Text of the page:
However, the question remains whether the massive structures around HIV prevention and treatment in India, from the flood of international funding to the rapid growth of community-based organisations, have resulted in a large-scale questioning of the structures of inequality that reproduce sexual violence and discrimination. For example, within the queer community itself, there is a tremendous degree of frustration about the complete absence of structures to oversee HIV funding for non-profit organisations. HIV prevention and funding are inextricably linked, so much so that Elizabeth Pisani, author of the book The Wisdom of Whores: Bureaucrats, brothels, and the business of AIDS, has frankly termed the complex of HIV-funding programmes an “industry”.
Pisani is herself a professional epidemiologist and has worked as a consultant for several HIV funding bodies, including UNAIDS, during the first years of its inception, and so describes the development of UNAIDS and other funding bodies in terms of their initial goals and eventual politics: “Money, of course, follows the dominant ideologies. But it also sucks in people who don’t really care about the problem, who are truly queasy about sex and drugs, but who want some of the cash. When AIDS was unfashionable, we had thought that more money would make it easier to do the right things to prevent a wider epidemic. Now that it is a boom industry, it has become clear that money can actually be an obstacle to doing the right thing.” (p 11)
This is very true in terms of dealing with inefficiency and lack of skills within administering agencies and there is certainly a simmering resentment within the non-profit sector that organisations whose missions never involved disease prevention or control are now successfully applying for funding to conduct HIV prevention related projects that they never intend to complete. However, there is a larger issue at stake here than simply the misuse of funds by NGOs. It is that the sheer amount of money at play pushes NGOs, collectives, and grassroots community organisations into adopting the priorities of international funding bodies in order to access urgently needed funds—often sacrificing more nuanced political missions and commitments to broader goals of social justice.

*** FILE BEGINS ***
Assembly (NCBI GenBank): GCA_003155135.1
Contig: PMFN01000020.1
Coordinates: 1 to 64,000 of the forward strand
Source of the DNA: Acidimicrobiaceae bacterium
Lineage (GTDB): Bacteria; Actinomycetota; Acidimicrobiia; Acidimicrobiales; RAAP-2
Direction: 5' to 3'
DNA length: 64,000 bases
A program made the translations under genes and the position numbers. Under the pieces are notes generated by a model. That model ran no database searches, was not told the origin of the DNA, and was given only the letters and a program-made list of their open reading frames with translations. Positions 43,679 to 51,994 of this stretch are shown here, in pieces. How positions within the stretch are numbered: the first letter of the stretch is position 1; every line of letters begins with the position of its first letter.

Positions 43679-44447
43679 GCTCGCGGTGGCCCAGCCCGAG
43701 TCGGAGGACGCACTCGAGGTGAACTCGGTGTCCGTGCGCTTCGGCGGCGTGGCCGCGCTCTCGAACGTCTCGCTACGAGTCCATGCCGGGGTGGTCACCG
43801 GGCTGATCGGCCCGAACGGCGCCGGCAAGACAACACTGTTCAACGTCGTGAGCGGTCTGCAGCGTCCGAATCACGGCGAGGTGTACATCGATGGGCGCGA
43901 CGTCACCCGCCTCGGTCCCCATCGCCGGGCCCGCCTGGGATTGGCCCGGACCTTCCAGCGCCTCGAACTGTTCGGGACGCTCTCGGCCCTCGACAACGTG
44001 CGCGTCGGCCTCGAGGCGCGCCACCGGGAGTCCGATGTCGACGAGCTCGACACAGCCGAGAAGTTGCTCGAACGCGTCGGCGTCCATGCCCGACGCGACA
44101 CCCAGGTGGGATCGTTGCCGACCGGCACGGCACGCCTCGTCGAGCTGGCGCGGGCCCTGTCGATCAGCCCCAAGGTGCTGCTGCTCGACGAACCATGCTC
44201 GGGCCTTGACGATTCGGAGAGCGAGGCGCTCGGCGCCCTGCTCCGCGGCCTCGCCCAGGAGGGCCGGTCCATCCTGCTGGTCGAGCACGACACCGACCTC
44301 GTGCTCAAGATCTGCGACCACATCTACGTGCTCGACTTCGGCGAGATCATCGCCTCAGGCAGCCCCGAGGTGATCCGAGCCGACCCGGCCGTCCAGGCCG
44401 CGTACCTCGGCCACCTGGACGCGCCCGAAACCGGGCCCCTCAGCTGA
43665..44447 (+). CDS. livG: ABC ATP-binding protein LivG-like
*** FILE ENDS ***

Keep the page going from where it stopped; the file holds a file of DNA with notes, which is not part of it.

As a result, there is also a growing sense among sexuality activists that HIV work has focused with such a high degree of exclusivity on issues of prevention, that queer sexual identities are once again being stigmatised by their association with HIV. As Geetanjali Misra and Radhika Chandiramani state in their essay Unlearning and Learning: The Sexuality and Rights Institute in India: “On the one hand, sexual identity can offer advantages to the individual. It can help provide connections to other people with a similar identity…and form a basis for advocacy and protection. On the other hand…labels can also have negative effects. Firstly, they can constrain individuals within a particular identity or category. Secondly, they can reinforce the difference of the named group.” (p 140) That is to say, that HIV activism has opened the arena for talking publicly about sexual behaviour, but it has not necessarily made that conversation less stigmatising to the subjects of HIV prevention efforts—particularly with regards to evaluation of gay and transgender sexual practices as “high risk”. The label of risk (and its attendant implication of irresponsibility) raises the possibility of a reproduction of dominant sexual hierarchies: straight equals healthy and good, gay or transgender equals diseased, selfish, and irresponsible.
To name a group as “high risk” (as MSMs, gay men, transgender women, and female sex workers have been named in the Indian context), accomplishes several problematic things. One, it stigmatises both the identities and sexual behaviours of certain marginalised groups as “risky”, and by implication, irresponsible, selfish, dirty, and degenerate. Niranjan Karnik, a professor of social medicine at the University of California San Francisco, describes this complex system of beliefs and values around HIV in this way: “HIV/AIDS and its conceptual baggage are not simply transmitted outward from some central information centre…Rather, these processes are dynamic and rely on the transmission of scientific information along with the symbolic, cultural, and interpretive meanings from which to make sense of the science.”